Within the Liberty are many fine Medieval (and later) buildings. Although you cannot enter most, it is still worth wandering past to enjoy the architecture....and you should also walk around the side of the cathedral, for the gargoyles and sculptures and decortaive carvings are not only on the superb west front.
Every Wednesday and Saturday, there's a street market in the town center of Wells. The market is not very exciting, but if you are in a foreign country, it is - in my opinion - interesting to see what they have on offer. Beside fruits and vegetables, there was the usual stuff like warm food and clothing.
Things become interesting when there is also the indoor market at the town hall. On these days, both markets join to form an interesting mixture of "everyday market", flea market and antiques/crafts market. Of course, they do not have the size of London's Camden markets, but I still liked it a lot. I even found one item, a small aircraft model, on the flea market to take home.
For indoor market days or similar events, take a look at the website below.
Much of relevance to the story of Wells can be found in the City's Museum which is housed in one of the historic buildings beside the Cathedral Green. There are other ancient houses, too, in this delightful area - including the Vicars' Close, the Cathedral School and the Bishop's Palace, the latter with a moat on which live swans who are one of the most visited features of the City. Over all rises the Cathedral which is one of the most beautiful examples of Early English architecture with its great west front, the Chapter House and the unusual strainer arches as particular treasures.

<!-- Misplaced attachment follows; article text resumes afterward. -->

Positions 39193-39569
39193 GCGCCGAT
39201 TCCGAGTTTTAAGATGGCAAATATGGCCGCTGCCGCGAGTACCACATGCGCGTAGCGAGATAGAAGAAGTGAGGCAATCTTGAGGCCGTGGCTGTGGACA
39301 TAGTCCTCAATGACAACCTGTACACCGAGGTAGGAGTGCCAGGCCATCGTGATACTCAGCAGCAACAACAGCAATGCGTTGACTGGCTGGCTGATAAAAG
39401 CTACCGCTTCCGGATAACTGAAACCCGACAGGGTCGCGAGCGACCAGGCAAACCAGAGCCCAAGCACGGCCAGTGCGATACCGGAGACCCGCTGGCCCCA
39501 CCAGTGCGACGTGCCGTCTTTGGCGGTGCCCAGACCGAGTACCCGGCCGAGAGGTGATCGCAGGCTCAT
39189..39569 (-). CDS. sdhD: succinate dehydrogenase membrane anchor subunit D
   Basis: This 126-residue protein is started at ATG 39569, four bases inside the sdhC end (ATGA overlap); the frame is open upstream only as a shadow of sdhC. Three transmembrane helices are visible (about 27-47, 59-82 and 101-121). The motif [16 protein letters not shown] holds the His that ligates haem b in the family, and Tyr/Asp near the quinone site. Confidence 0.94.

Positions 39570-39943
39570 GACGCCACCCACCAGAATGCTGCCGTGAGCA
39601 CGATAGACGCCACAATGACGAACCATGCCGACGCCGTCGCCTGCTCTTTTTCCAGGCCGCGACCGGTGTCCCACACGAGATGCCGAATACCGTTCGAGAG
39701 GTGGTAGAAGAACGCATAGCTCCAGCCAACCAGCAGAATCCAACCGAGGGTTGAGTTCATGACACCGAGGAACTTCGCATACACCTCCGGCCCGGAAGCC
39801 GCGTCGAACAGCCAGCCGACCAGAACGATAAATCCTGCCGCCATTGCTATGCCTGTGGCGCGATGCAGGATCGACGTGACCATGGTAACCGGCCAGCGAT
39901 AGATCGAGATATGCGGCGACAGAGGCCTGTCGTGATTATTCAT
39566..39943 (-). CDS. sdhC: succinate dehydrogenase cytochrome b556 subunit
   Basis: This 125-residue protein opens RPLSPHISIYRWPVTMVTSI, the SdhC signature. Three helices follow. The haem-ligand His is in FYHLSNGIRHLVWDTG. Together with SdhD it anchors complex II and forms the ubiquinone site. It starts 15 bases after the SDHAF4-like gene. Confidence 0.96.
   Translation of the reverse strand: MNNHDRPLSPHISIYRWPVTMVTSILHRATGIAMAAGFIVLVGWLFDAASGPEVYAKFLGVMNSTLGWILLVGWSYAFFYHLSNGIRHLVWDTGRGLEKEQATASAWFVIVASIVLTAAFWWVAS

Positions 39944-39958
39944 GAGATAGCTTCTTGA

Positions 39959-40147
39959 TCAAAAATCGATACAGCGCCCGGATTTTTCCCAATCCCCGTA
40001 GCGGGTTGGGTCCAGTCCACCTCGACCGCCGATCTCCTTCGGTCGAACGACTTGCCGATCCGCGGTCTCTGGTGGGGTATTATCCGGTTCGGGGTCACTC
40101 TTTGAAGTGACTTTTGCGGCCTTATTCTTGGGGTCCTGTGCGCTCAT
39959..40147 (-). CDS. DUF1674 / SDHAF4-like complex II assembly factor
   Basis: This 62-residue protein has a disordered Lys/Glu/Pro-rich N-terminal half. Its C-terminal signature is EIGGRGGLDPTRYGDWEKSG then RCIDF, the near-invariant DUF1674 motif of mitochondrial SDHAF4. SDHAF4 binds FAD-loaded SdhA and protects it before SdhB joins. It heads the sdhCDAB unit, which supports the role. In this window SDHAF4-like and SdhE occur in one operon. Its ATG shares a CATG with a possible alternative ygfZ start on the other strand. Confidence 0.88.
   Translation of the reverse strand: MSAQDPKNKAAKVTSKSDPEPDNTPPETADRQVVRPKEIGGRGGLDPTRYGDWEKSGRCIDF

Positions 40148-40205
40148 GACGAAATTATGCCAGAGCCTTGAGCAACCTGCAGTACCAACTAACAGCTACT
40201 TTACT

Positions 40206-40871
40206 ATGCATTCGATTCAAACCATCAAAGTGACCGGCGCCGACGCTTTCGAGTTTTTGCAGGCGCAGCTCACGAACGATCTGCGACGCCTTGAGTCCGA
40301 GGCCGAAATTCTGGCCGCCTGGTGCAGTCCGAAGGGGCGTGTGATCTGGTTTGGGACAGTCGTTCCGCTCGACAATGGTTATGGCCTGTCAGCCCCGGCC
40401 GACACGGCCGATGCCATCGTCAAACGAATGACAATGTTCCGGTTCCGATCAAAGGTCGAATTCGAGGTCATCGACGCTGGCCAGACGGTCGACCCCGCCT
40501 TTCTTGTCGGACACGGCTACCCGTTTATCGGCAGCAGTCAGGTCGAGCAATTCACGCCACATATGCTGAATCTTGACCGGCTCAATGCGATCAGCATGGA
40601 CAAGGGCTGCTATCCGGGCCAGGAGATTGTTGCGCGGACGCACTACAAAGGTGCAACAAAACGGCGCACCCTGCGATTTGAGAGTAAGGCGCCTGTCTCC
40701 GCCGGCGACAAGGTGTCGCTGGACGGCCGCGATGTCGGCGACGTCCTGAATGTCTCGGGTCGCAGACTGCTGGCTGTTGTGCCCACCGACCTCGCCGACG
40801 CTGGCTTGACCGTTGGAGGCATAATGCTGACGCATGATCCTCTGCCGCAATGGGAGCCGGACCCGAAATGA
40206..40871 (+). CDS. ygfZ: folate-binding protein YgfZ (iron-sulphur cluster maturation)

Although it would be hard to find a city of greater charm and interest, Wells does not just live on its past. It is a busy place of some 10,000 residents with markets and shops in profusion and well designed areas of modern housing that are served by good schools, leisure amenities and a range of unobtrusive industries.
I. like many visitors to Wells, thought this was the cathedral as I drove into the city.
It isn't.....but it is the largest parish church in Somerset, and a truly imposing building with a huge tower.
This building, dating from the 1200s, is probably the third church on the site. It was massively restored in the 1400s and this, more or less, created an new building.
The interior church roof is beautiful. Dating from the 1500s, it is a wonderful example of carving and includes angels, rosettes and shields.
St Catherine's Chapel has what is left of two magnificent Medieval reredos (altar screens). They must one have been truly beautiful but were seriously damaged by reformers during the reign of Edward Vl. Then the reredos were plastered over, only being rediscovered in the mid 180s.
The wooden pulpit (1636) is beautifully carved. I was particularly taken by the lady with the exceptionally large bosoms.
It's well worth taking a wander down Wells High Street to visit St Cuthbert's.
The light was wrong, so I apologise for the photos.
But this is a very special place. It is the oldest inhabited Medieval street in Europe.
There are 27 'houses' now, although originally there were 44. The street was originally built in the mid 1300s for the 'vicars choral' of the cathedral.
You enter the tapering street under a gatehouse, which had a bakehouse and granary on its ground floor and a 'common hall' for the vicars choral above.
The houses were built from 1363 to 1412, but have changed many times over the centuries. The existing chimneys date from the 1400s, replacing the originals. Each chimney is octagonal, with heraldic shields.
The gardens and garden walls are much later additions.
Some of the properties are now rented and used by Wells Cathedral School, others are still used as residences for cathedral staff.